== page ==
"So they have ownership," she said. "It’s a very different approach, but it’s a very successful approach because the business units feel that they own the process."
NYC Department of Finance Integrated Business Tax System
All of the teamwork, buy-in and effort on the part of Miao and her team paid off: The Business Tax System was named as the survey's Best Application Serving an Agency's Business Needs.
The system serves both the Department of Finance's needs and those of constituents, as it includes modules that support taxpayer registration, payment processing, tax return processing, financial and revenue accounting, refunds issuance, workflow, letters, reporting,and data warehousing.
2016 Hugh L. Carey Leadership Award Winner
This year's Hugh Carey Award was given to Nonie Manion, executive deputy commissioner of the New York State Department of Taxation and Finance, for her expertise in and commitment to using technology to advance the department's work — most notably for her role in the implementation of the data-driven case identification and selection system (CISS), which sifts through millions of tax returns, identifying the most suspicious. Last year, CISS prevented New York from paying out more than $500 million in fraudulent refunds.
Manion also was the driving force behind the department's development of its Data Analytics Center of Excellence, called the Tax Analytics Solution Center (TASC). She knew the department needed to understand all of the data in its possession and optimize its use, as she firmly believes such data can best inform the department where to focus its resources, said Robert Plattner, New York state deputy commissioner for tax policy during the awards ceremony held Sept. 15 in Albany.
"Still in its infancy, TASC has begun to fulfill its promise," he said, "gleaning valuable insight from the data as to when and how the Department can best communicate with taxpayers to maximize voluntary compliance."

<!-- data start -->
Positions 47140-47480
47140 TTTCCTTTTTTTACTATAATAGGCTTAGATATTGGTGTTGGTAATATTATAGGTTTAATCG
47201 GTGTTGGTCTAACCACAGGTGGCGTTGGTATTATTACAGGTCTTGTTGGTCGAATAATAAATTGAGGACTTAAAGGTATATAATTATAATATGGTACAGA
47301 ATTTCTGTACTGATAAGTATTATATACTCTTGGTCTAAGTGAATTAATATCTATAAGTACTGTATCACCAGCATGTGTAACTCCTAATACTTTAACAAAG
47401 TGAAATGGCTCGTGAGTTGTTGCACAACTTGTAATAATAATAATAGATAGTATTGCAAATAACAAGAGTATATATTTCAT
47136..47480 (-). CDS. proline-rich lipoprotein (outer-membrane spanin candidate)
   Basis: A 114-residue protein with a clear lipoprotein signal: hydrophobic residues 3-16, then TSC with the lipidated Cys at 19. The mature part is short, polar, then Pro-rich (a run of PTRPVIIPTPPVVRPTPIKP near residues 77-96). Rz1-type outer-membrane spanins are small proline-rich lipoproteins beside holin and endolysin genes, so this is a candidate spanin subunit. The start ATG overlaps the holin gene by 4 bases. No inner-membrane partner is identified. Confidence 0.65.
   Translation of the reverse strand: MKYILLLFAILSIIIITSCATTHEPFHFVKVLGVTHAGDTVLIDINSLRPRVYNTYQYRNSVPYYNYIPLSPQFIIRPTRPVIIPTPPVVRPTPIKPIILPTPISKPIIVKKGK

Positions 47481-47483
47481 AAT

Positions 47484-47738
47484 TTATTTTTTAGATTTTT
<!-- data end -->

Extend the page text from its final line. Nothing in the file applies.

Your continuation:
"For one agency, it's much more efficient, Miao said, noting that the two legacy systems that BTS is replacing are very old mainframe systems that make it very difficult to make corrections. "For this administration, tax and reform has been the top priority on Mayor [Bill] DeBlasio's agenda, and replacing this 30-year-old legacy system is an integral part of that. And in city government, there are always legislative changes, and with this new system, that's much easier because it's more flexible, and it's more efficient and transparent."
The public-facing portal, called eServices, helps taxpayers to manage their tax accounts online. The portal is easily configurable, and offers improved processing of tax returns, payments, refunds and audits.
On the whole, the Business Tax System helps the Department of Finance to better manage taxpayer's cases, view registered contacts, access transactional history and view other information useful in understanding the background of a case. And it helps department officials make more informed decisions.
Miao also noted that in addition to a stellar team, another key factor in this being a successful project is the buy-in from top-level officials. Department of Finance Commissioner Jacques Jiha trusts her 100 percent, she said, and department CIO Seb Formoso offers guidance and support whenever she needs it. "I get absolute full support from my commissioner and the senior leadership."
Investigator App/Improving Quality of Community, Town of Brookhaven
Also at the local level, the town of Brookhaven's Investigator app received the Best Application Serving an Agency's Business Needs award.
In addition to giving town employees tasked with answering resident queries a one-stop shop for various departments' information, it also has helped investigators and other field workers be more efficient and responsive to constituents for quality of community concerns.